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Selling girls -- and cliches

Mira Sorvino goes undercover to bust up a sex-slavery ring in the sobering but trite 'Human Trafficking.'

October 24, 2005|Paul Brownfield | Times Staff Writer

In "Human Trafficking," a four-hour, two-part miniseries airing at 9 tonight and Tuesday on Lifetime, Mira Sorvino plays a New York City detective who joins U.S. Immigration and Customs Enforcement to bust up a sex-slavery ring.

Eventually, Sorvino's tough-but-tender, tender-but-tough Kate will go undercover, posing as a Russian mail-order bride.

"Human Trafficking" is at once a sobering, tough-to-watch dramatization about girls taken from the streets of their hometowns around the world and sold into sexual servitude and a cliched drama about said topic; these twin aspects of the miniseries quickly begin to compete with each other, bouncing you back and forth between cringe-inducing scenes of abuse and the much slighter cringe of dialogue that'll fall back on a line like: "You've got a lot of skills, Kate, but acting isn't one of them."

That's Donald Sutherland, playing Kate's boss at ICE. Sutherland and Sorvino are the packaged stars of "Human Trafficking," but they seem, in a way, at a remove from the piece, not so much a part of the story as on hand to give the movie its Hollywood bona fides. Sorvino gets to handle a gun, cry, console a victim, reveal her own history of sexual abuse and stare down an oily lawyer. Yet, she still sort of floats through, while Sutherland drops in for quick briefings on the script.

The show's other big name is Robert Carlyle ("The Full Monty") as Sergei Karpovich, the evil Russian overseer of a wide operation that lures East European girls into sex slavery. Carlyle's accent is a bit difficult to locate, but his menace isn't as he surveys a new shipment of girls. He's doing some of the heavy lifting here, but most of the drama comes from the victims themselves.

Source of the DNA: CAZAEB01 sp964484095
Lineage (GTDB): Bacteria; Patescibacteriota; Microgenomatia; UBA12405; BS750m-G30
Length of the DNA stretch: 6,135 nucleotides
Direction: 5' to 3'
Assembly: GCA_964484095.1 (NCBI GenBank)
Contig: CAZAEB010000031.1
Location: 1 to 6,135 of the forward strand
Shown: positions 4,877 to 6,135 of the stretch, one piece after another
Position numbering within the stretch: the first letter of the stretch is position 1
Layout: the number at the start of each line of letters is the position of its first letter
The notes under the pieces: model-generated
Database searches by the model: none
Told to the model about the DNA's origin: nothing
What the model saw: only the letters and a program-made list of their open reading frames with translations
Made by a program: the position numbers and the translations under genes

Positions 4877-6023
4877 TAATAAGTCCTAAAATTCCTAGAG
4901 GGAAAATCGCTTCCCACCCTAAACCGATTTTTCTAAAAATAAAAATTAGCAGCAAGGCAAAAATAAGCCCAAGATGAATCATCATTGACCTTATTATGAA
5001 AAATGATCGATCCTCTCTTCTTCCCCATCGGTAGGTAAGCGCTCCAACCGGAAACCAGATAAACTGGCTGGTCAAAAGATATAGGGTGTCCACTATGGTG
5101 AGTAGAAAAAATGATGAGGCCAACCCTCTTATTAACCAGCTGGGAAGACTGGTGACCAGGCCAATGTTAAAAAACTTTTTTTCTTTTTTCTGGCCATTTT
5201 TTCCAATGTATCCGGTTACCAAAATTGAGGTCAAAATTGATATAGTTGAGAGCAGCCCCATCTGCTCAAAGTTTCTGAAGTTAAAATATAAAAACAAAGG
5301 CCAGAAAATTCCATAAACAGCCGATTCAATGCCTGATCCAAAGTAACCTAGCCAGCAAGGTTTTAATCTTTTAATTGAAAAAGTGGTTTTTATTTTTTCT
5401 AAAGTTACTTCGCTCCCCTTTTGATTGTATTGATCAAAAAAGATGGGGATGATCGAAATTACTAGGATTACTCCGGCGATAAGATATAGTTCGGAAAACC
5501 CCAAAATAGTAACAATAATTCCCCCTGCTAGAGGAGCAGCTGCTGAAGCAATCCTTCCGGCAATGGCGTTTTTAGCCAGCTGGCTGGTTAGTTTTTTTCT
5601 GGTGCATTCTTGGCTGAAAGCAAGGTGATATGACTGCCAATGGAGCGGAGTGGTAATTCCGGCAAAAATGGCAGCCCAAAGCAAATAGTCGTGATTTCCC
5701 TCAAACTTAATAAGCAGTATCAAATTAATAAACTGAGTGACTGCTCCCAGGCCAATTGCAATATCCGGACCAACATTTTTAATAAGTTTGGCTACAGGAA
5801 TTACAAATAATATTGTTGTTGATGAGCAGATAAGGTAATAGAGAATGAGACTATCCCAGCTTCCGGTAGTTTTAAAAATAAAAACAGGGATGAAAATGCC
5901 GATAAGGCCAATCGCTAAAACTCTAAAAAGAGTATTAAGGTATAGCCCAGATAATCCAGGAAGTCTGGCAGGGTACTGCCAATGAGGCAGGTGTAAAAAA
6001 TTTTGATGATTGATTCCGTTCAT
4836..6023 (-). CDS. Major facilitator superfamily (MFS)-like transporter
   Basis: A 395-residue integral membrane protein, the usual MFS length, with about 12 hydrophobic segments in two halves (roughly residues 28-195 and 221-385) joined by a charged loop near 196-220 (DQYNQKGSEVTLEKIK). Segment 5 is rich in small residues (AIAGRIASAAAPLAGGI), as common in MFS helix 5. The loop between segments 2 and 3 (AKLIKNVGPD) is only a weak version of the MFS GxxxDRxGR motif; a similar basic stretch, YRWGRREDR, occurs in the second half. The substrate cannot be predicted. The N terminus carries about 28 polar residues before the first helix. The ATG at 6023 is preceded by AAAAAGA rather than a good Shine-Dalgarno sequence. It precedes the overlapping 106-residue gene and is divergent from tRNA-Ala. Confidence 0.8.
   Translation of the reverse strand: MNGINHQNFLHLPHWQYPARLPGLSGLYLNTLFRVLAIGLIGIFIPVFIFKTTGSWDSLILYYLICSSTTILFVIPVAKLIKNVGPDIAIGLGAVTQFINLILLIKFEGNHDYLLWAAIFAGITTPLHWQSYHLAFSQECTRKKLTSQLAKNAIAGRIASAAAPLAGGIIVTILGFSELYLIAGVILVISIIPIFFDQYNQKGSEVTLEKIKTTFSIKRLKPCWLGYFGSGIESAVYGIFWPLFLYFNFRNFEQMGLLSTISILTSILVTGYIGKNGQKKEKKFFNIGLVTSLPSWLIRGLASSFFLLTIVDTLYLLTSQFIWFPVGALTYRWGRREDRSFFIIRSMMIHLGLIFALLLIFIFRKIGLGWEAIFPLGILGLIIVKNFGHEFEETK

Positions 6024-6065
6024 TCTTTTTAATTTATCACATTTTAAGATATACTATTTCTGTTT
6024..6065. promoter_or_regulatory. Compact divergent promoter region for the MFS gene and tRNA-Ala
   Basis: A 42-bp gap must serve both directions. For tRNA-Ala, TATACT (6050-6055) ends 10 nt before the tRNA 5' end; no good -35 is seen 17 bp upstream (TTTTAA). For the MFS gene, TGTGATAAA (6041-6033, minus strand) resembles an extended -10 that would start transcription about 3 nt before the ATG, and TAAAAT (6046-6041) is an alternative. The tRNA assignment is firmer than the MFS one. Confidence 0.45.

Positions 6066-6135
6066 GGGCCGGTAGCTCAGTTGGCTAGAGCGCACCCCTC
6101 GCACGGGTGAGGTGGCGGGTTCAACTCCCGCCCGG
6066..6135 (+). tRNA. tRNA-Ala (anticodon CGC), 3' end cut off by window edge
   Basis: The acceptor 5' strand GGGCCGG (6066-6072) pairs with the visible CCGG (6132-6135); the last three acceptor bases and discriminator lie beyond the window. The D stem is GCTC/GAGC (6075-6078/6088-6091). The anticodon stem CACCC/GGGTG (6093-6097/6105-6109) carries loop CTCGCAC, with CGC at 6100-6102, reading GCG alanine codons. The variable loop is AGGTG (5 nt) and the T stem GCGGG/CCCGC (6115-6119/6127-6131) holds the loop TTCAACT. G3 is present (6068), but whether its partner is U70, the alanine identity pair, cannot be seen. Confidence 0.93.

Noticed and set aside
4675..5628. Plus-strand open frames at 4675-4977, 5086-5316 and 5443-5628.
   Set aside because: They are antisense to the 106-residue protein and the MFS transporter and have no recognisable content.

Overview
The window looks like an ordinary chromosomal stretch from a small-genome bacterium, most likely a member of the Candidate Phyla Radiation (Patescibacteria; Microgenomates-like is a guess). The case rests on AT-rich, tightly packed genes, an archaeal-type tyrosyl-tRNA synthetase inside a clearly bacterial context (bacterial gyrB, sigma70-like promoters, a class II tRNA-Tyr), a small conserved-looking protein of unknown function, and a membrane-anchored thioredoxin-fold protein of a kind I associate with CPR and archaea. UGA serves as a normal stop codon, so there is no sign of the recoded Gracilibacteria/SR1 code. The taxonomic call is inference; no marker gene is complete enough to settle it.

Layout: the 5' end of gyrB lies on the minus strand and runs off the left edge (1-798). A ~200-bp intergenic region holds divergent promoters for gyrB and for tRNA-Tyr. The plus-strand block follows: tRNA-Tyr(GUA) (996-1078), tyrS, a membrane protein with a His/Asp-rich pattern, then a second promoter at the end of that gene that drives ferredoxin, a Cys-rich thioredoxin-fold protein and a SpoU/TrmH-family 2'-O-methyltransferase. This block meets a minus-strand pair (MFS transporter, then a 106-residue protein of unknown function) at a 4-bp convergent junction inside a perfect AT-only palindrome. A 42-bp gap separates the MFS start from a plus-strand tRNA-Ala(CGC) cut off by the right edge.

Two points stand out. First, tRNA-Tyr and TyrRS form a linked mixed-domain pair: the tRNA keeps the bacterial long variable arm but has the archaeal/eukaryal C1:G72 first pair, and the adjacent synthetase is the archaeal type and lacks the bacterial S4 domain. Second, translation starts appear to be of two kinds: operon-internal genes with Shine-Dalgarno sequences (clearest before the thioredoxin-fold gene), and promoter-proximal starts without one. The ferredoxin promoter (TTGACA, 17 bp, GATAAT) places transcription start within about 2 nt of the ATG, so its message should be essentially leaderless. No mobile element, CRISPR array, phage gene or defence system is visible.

The young women and girls whose terrifying fate we follow are characters, yes, but also representatives of a larger and usually well-hidden real-world story. (About 1 million people are trafficked every year across international borders, according to the film.) They include a single mother in Prague, an adolescent girl in Kiev, and a young American kidnapped in Manila while vacationing with her family. There is some satisfaction, and no shortage of taut dramatic moments, gleaned from watching the good guys catch up with the bad, but not that much, and "Human Trafficking," executive-produced by miniseries veteran Robert Halmi Sr., wants it this way. Unlike your garden-variety procedural, solving the case here is not solving the case -- it's just waking up the rest of us to the fact that there's a grave problem in the first place.


`Human Trafficking'

Where: Lifetime

When: Part 1, 9 tonight; Part 2, 9 p.m. Tuesday

Ratings: TV-14 LSV (may be unsuitable for children under the age of 14 with advisories for coarse language, sex and violence)

Mira Sorvino...Kate Morozov

Donald Sutherland...Bill Meehan

Robert Carlyle...Sergei Karpovich

Executive producer Robert Halmi Sr. Director Christian Duguay. Writer Agatha Dominik.

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